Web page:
At one point or other, a software developer will be tasked with inheriting another developer’s code. Less experienced developers will not have a clue what’s in store for them, and more experienced developers already know it’s like playing Russian roulette. Ideally, the prior developer did a reasonably good job with writing clean code (not perfect, but clean) and hopefully some inline comments clarifying the more complex, mission critical parts of the solution.
The level of tech debt the inheritors encounter will depend in large part on the age of the code base, which is a key factor in what’s called software rot. Software rot is the idea that, like any other tangible product, software decays over time. The rate of decay accelerates if the code is not continuously updated and deployed. This means there are two categories of inherited code:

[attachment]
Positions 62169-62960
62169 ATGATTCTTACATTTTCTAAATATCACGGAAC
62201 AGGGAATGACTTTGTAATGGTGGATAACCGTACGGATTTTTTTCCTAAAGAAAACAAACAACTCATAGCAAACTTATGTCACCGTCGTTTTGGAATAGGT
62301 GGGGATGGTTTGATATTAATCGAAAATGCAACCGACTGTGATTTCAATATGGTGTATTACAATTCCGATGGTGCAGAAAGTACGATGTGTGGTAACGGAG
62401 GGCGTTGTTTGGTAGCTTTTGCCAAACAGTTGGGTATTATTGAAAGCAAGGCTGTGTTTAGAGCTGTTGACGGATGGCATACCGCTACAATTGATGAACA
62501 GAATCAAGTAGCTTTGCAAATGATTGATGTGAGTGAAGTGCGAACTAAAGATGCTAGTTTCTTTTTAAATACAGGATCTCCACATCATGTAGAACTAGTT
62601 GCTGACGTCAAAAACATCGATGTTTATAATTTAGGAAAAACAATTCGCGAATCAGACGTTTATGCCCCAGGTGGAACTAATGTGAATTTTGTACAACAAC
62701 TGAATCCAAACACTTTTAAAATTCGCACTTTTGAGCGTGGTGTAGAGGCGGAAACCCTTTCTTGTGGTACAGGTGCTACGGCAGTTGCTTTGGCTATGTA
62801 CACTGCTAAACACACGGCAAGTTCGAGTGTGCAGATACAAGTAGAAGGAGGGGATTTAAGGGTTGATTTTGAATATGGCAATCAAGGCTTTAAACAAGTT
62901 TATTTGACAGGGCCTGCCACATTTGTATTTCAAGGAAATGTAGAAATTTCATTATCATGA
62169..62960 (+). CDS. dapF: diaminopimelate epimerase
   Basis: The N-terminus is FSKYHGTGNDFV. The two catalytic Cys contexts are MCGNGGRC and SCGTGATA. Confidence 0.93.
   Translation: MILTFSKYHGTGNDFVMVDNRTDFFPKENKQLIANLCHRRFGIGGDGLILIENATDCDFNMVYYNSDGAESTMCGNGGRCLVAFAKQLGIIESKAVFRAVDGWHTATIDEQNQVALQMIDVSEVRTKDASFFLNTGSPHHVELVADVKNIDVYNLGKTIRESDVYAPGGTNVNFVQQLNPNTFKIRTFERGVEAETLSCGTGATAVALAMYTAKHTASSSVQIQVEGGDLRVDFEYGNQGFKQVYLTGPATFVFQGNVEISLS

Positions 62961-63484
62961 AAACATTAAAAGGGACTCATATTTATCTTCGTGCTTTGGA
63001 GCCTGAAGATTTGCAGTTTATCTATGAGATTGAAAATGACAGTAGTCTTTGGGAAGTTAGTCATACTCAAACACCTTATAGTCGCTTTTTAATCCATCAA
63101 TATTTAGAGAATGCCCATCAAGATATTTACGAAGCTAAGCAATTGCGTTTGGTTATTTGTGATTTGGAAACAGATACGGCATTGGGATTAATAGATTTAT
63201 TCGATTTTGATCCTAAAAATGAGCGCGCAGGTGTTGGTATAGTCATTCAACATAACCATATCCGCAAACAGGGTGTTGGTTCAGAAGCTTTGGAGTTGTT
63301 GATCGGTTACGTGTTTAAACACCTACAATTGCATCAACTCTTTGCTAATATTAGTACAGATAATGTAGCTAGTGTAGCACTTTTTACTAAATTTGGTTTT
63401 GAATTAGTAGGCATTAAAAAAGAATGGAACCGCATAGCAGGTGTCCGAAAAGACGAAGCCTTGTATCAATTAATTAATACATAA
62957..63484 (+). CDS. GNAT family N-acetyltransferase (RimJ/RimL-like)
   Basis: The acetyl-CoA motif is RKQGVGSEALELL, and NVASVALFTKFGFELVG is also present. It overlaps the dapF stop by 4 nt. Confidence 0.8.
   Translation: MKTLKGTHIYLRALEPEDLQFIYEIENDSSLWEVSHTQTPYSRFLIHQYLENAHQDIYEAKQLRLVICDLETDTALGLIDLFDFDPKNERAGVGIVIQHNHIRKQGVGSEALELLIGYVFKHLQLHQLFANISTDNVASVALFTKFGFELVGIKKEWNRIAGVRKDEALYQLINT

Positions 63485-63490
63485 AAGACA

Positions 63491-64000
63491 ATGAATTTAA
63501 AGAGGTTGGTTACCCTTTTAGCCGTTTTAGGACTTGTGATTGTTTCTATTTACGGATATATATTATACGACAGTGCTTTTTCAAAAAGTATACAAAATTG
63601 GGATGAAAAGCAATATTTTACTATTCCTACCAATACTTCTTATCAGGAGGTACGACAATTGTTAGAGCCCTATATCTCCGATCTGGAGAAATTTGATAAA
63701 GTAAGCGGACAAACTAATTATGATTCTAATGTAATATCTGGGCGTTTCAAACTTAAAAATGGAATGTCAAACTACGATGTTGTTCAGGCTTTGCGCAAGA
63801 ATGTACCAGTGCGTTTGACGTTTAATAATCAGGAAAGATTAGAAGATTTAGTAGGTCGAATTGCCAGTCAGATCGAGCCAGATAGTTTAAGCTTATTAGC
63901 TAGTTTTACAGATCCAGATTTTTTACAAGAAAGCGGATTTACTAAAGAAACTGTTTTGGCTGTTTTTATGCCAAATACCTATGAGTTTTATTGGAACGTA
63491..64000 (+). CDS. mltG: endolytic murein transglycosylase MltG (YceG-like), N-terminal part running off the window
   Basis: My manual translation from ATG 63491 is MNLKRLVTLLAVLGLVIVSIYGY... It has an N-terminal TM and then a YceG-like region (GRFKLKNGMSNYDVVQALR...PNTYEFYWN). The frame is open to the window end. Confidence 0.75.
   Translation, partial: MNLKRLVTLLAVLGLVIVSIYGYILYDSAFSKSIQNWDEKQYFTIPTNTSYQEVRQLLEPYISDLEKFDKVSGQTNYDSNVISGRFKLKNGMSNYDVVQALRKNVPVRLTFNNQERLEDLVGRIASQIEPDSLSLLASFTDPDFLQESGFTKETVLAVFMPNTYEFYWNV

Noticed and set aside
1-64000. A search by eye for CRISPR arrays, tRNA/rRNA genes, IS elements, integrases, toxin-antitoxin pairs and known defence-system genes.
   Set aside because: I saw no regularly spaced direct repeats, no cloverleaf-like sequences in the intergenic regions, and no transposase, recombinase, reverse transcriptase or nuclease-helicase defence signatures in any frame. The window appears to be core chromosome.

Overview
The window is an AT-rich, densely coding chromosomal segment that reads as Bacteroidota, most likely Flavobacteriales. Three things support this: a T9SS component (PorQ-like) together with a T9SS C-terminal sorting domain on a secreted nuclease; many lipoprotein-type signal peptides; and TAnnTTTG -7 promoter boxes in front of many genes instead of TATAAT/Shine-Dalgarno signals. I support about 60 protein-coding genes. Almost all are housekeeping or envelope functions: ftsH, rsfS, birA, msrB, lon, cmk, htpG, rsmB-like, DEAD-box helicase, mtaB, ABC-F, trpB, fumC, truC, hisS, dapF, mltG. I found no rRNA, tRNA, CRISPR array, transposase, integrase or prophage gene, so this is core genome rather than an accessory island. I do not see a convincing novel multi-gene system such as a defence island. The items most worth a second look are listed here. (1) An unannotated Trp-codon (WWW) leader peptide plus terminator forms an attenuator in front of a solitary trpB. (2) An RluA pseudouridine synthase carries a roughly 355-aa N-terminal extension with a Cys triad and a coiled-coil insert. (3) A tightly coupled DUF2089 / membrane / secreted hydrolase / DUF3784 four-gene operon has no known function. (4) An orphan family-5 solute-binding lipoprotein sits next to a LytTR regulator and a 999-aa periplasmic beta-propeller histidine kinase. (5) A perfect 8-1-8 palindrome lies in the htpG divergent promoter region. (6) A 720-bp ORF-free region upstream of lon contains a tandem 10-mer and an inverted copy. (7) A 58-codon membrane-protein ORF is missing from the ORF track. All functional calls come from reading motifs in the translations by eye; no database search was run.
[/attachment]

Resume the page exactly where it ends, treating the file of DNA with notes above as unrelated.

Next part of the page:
Fresh code will often have the latest libraries and frameworks in place. Hopefully, they follow the latest best practices for mobile and web development. Code written in the modern era of MVC and microservices will likely be reasonably clean enough to understand without much documentation. Stale code, on the other hand, runs the risk of being out of touch with the latest best practices. Code written, say, 15 years ago will have big monolithic services (early SOA era) and some fat UI clients. Infrequently updated code are not as bad as code that has not been updated in a decade or longer. Following DevOps processes ensures the code stays fresh and is easier to inherit.
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